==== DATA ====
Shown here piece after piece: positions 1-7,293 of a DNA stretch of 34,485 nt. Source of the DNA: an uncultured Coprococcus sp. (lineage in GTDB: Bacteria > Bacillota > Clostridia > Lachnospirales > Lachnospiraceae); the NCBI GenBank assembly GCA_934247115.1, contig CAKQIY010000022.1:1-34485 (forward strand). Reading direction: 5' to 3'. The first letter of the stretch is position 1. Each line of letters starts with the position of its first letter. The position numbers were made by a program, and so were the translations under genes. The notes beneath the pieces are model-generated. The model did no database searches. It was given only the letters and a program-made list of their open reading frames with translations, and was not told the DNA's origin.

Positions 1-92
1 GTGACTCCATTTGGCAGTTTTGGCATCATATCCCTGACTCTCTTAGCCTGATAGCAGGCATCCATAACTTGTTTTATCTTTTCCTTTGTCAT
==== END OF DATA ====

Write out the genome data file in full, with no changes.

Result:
Shown here piece after piece: positions 1-7,293 of a DNA stretch of 34,485 nt. Source of the DNA: an uncultured Coprococcus sp. (lineage in GTDB: Bacteria > Bacillota > Clostridia > Lachnospirales > Lachnospiraceae); the NCBI GenBank assembly GCA_934247115.1, contig CAKQIY010000022.1:1-34485 (forward strand). Reading direction: 5' to 3'. The first letter of the stretch is position 1. Each line of letters starts with the position of its first letter. The position numbers were made by a program, and so were the translations under genes. The notes beneath the pieces are model-generated. The model did no database searches. It was given only the letters and a program-made list of their open reading frames with translations, and was not told the DNA's origin.

Positions 1-92
1 GTGACTCCATTTGGCAGTTTTGGCATCATATCCCTGACTCTCTTAGCCTGATAGCAGGCATCCATAACTTGTTTTATCTTTTCCTTTGTCAT